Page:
Hooking in to the Future: It's Up to Us.
I'm turning 50 in three days. Yippeeee! No, seriously, I'm really yippeeee about it. I am so happy to be in the place in life where 50 finds me that I'm just all about continued adventures and self improvement. To use an overused phrase, fifty is fabulous. In fact, here I am with confetti on my head. With that out of the way... I also realize that I am squarely in middle age, headed on toward what is politely called "the later stages of life." This is something I have in common with most other rug hookers I know. And therein lies a problem. Think about the last hook-in you attended. How many people there were my age or older? 75%? More? On the one hand, this is magnificent. As someone who has been hooking a relatively short time, I have observed that our middle aged plus hookers are just filled with knowledge and talent in our craft. They are like the Library of Congress of hooking knowledge, and their enthusiasm for this heritage art form knows no bounds. We need them and what they know and what they can do. I personally need them. I learn from them on a continual basis. So, before we go any further, middle aged and beyond hookers, I love, value, and look up to you!!! But...we also need the under 50 crowd if this craft is going to survive in to the next century. Heck, we need the under 40, 30, 20, 10 crowds. Truly. When I demonstrate rug hooking at the Sabbathday Lake Shaker Village here in Maine, I often get very young children, dragging their parents over to my area, wanting to try hooking. And these children are amazing at pulling loops. They have not yet learned the common mantras of adulthood: "I'm not creative," "I don't think I'll be good at this," "That looks hard." Nope. They often start pulling the most beautiful loops within about two minutes of my showing them the basic technique, and they are delighted with themselves as they do. My recent classes at the Squam Art Workshops covered every adult age range, and that was really exciting for me. Here is a subset of the twenty talented women I had the privilege to teach at Squam. Note the owl being hooked in the foreground. That particular student, one of the younger in the room, wanted to do her own thing and I thought, "Ok, why not?" What if a twenty-something isn't interested in Waldoboro florals or traditional primitives? What if a ten year old wants to hook his favorite superhero? In hooking, this is not a problem! There is so much exciting contemporary work being done in rug hooking to inspire a younger person whose tastes are less traditional. In fact, I like to encourage younger students to draw their own patterns, to their own tastes, or even hook an abstract with no pattern at all if that is what they'd enjoy. There are still perceived barriers for younger people with hooking. Often in the midst of attending high school or college, raising children, working full time, possibly caring for other family members, or just not having a lot of disposable income, younger people may feel that hooking is not something they can do right now. I think it's important for them to know, however, that projects can be small and manageable and that they can be picked up and put down easily. In hooking, we don't have to worry about losing count in a pattern, or having a complicated process to fix a mistake. We don't need an entire workshop or craft room or too many specialized tools. We can use many recycled and repurposed materials if we choose to. Hooking is a craft that lends itself to simplicity. We actually have role models in crafting renaissances to look to. One super example: knitting. Knitting is back, with a popularity my own very skilled knitter mother would not have believed. Knitting is hip. Young men and women both are doing it. Ravelry has been instrumental in this knitting revolution, providing an on line forum for knitters all over the world to build and strengthen community. I had the pleasure of meeting, and teaching hooking to, Ravelry's founder Jessica Forbes at Squam. Her talent and energy are immediately evident. She is passionate about what she does. We need to be too. Or how about cross stitching? A quick perusal of Etsy or Googling will show you that cross stitching is making a comeback. Some of the contemporary cross stitch patterns feature the occasional impolite word or characters from film and video gaming, but this just reflects its vitality with a younger crowd. Some of those younger people are also stitching traditional samplers and heritage designs, but what cross stitching is offering now is choice. At the beginning of every class I teach I ask my students how they came to be there. The most common answer I receive is, "My mother..." or "My grandmother..." or sometimes, "My grandfather" hooked. Or, "I have a rug my (insert ancestor here) made and I want to make one too." We have such a strong heritage here that is so important to preserve. For my readers in New England or the Canadian Maritimes, you may think, "This craft is thriving! Look at all the hooking studios in our region." I would counter this: 1) Step outside of our region and then see how many studios there are. Jen and I have Etsy customers from all over the United States because hooking supplies are so scarce in other regions. 2) What is the average age of your customers? If you are my age or older, we need you - all of you - to pass this craft along to someone younger. You don't have to be a born teacher. Let's face it, the basic technique is not rocket science. I have taught scores of people now and I can tell you, they're pulling quality loops in very short order. Is there more to teach them after that initial lesson? Oh yes, of course. In fact, more than I currently know because I'm not sure you can ever know all there is to know. I'm still learning myself. But with that initial lesson a new hooker will often realize - in an "aha" moment - the zen quality of the motion, the unlimited creativity they can bring to their art, and an awareness that their rug can look like them and their world without in any way detracting from their appreciation of rugs by previous generations. By doing so, they are honoring those previous generations and preserving our hooking heritage. That's a pretty big deal. Let's get to making that happen. Happy teaching and happy hooking. - Beth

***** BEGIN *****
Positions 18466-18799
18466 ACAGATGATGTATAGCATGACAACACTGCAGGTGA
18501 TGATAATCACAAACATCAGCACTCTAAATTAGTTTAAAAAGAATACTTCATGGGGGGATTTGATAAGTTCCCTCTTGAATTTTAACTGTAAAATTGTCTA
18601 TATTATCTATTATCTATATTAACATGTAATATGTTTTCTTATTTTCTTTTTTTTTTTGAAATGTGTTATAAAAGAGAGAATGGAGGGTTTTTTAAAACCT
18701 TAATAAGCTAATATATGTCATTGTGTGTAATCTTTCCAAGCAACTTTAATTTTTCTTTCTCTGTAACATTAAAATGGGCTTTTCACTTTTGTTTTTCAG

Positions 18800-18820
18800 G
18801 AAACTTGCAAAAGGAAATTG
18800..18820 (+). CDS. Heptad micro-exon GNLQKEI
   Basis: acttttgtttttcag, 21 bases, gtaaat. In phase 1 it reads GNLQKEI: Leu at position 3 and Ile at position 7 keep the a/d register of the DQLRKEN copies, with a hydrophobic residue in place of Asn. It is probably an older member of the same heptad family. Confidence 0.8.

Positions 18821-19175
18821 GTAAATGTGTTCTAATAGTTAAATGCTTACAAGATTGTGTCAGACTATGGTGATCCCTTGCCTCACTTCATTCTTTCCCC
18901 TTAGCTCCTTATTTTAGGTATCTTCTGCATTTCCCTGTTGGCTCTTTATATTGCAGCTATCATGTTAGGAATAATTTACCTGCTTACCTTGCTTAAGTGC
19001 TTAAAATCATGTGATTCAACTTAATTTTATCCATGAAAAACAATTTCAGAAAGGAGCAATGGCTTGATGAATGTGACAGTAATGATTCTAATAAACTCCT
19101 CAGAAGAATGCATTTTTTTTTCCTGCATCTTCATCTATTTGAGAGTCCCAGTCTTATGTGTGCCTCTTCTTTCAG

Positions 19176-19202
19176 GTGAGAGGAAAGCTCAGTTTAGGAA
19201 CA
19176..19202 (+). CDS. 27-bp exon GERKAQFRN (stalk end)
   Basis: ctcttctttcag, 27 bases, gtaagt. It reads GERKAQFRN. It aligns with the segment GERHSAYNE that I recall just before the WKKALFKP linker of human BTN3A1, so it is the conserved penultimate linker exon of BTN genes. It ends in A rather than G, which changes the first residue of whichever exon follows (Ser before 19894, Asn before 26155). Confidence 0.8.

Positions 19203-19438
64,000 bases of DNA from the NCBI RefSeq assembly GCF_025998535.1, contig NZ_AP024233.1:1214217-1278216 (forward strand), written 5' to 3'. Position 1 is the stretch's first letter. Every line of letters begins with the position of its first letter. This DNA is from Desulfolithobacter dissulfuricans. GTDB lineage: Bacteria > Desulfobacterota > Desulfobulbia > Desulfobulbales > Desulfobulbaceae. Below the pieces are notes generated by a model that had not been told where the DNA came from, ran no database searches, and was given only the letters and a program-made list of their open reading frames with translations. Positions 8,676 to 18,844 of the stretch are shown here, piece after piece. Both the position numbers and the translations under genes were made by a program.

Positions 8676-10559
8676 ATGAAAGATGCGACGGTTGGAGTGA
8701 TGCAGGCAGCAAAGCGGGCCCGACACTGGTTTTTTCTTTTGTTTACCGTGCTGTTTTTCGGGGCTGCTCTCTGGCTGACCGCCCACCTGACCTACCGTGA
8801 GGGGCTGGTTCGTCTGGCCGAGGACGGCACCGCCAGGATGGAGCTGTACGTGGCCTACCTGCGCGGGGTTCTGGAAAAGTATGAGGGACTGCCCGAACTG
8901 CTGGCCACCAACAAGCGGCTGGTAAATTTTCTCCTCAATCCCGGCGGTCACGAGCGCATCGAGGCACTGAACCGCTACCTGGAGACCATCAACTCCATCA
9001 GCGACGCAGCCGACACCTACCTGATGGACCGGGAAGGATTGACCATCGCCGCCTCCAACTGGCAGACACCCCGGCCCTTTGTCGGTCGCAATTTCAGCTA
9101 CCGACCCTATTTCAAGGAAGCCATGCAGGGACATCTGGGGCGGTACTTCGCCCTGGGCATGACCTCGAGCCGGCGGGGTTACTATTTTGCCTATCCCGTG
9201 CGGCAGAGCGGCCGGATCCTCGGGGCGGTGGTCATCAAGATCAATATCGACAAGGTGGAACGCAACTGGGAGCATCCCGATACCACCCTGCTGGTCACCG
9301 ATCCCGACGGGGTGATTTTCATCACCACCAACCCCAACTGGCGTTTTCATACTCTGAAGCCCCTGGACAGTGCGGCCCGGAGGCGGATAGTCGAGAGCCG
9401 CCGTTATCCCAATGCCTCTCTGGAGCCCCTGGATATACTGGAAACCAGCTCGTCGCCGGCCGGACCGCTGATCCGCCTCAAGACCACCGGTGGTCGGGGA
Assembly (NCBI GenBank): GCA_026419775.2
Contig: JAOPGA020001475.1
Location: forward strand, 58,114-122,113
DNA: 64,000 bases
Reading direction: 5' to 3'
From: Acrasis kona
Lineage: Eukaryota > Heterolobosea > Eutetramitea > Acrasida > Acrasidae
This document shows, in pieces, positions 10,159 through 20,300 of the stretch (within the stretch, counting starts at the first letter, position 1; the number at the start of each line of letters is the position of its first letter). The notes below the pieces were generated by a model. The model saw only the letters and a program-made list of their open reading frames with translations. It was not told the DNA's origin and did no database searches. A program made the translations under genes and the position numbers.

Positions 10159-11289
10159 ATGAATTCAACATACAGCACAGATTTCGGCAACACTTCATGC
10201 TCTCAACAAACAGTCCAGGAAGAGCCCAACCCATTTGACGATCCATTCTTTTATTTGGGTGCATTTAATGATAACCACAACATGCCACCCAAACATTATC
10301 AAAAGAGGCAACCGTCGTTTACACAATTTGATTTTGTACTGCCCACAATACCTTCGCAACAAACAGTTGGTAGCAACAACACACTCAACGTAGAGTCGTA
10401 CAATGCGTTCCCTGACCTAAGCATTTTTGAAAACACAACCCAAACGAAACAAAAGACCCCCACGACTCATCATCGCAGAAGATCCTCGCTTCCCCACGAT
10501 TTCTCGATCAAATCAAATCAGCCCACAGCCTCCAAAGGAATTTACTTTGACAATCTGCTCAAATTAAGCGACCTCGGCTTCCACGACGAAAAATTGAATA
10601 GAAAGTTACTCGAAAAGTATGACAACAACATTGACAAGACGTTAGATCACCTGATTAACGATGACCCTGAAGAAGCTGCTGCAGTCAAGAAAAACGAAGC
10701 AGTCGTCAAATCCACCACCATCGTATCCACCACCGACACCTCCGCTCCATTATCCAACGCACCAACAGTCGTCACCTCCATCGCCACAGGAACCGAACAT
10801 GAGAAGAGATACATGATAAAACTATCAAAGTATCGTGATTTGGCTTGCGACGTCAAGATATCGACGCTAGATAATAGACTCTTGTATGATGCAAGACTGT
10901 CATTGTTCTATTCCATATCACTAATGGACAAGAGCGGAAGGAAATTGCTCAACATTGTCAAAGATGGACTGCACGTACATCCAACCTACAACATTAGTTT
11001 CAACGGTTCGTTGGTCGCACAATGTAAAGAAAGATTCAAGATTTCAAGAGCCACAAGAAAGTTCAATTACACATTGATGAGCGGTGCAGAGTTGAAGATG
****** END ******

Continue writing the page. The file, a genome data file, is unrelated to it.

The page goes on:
Jen (who is not anywhere near 50...) looking over the lovely work of Patty Rumsey.
- Parris House Wool Works